From Wheaton, Piper and his wife, Noël, moved to California so he could attend Fuller Theological Seminary. While there, he was given the chance to explore his convictions regarding race and marriage further in an end-of-term essay. 

“I concluded God does not, in his family, disapprove of interracial marriage. In fact, I argued, and I’ve preached on it since then, I think God blesses interracial marriage,” Piper said. “I severed the root of that old issue of interracial marriage which felt, as a teenager, like it was at the bottom of so much segregation.” 

Following his time at Fuller, Piper would vividly experience the life of an outsider while he earned a PhD in Munich, Germany in two ways. He struggled heavily with not speaking the language and also visited the Nazi camp Dachau. In 1980, after his graduate studies were completed, Piper felt God calling him to the pastorate.  

“The first church to contact me was Bethlehem Baptist Church in downtown Minneapolis,” Piper said. “I’d never been there. I didn’t know where it was, even though it was just eight miles from where I lived in New Brighton. I got in my car and I said, ‘I’m going to go see where this church is so that I can wonder if I should even consider going there.” 

Upon visiting for the first time, Piper found the church to be situated in an area marked by diversity.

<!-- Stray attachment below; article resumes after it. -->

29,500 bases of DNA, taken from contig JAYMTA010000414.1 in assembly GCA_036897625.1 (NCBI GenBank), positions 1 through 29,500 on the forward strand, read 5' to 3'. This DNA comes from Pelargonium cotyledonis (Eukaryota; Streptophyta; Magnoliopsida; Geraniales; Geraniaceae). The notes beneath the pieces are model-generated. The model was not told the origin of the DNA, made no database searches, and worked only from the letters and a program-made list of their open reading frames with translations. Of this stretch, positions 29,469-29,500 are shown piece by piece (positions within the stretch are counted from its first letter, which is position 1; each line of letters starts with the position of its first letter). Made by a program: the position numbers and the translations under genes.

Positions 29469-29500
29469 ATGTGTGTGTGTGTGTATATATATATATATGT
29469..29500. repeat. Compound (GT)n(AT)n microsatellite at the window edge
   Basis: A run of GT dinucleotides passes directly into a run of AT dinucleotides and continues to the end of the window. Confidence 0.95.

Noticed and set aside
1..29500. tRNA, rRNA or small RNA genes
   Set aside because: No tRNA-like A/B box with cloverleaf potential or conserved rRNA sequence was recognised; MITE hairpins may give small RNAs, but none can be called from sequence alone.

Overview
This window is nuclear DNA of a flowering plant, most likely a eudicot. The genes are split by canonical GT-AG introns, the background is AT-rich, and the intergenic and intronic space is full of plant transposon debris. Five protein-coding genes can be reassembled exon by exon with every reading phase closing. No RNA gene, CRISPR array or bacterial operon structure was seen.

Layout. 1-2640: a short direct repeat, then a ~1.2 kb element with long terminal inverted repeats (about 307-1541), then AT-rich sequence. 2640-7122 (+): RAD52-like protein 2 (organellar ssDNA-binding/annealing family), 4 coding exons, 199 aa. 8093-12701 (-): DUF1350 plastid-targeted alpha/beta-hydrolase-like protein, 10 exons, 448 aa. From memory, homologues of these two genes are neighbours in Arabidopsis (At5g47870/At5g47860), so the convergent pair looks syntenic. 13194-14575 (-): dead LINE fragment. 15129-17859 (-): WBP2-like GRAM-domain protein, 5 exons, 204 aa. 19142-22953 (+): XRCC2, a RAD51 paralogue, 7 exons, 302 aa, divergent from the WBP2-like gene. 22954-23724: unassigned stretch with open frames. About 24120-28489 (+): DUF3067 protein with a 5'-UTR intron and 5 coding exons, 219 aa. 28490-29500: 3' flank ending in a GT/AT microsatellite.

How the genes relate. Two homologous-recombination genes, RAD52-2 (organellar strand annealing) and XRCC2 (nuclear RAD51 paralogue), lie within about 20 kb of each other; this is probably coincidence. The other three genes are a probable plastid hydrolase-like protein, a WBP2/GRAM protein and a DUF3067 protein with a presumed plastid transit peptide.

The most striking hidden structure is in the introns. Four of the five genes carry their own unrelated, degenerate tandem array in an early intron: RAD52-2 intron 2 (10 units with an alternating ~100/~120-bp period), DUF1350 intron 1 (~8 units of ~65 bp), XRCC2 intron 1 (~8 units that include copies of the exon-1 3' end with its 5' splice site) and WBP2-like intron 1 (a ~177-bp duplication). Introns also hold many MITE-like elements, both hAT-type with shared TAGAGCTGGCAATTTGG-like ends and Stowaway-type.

“To the west was the high rise, the ritzy downtown hotels and business people, and to the north was kind of a light industrial Valspar paint company. To the east was the university, 50,000 college students just across the highway, and to the south, Phillip’s neighborhood, Elliot Park neighborhood – the poorest neighborhoods in the city. And I thought, ‘This is gold’.” 

Piper dove in, deciding that if he was to serve there, he would also settle his family there amongst the ethnic and racial diversity which had become a cornerstone of his mission. In 1996, Piper’s family dynamic reached a culmination in his battle against racism; he and Ruth adopted a newborn black girl named Talitha. 

“God did a remarkable work in us,” Piper said. “He taught me this, ‘If you act consistently with your convictions about interracial marriage and the nobility and beauty of diversity, this choice would commit you to this issue till you’re dead.’ And that swung it for me, those three things: love for my wife, love for this little girl, and love for the cause – the cause of Christ-exalting racial harmony and racial diversity.”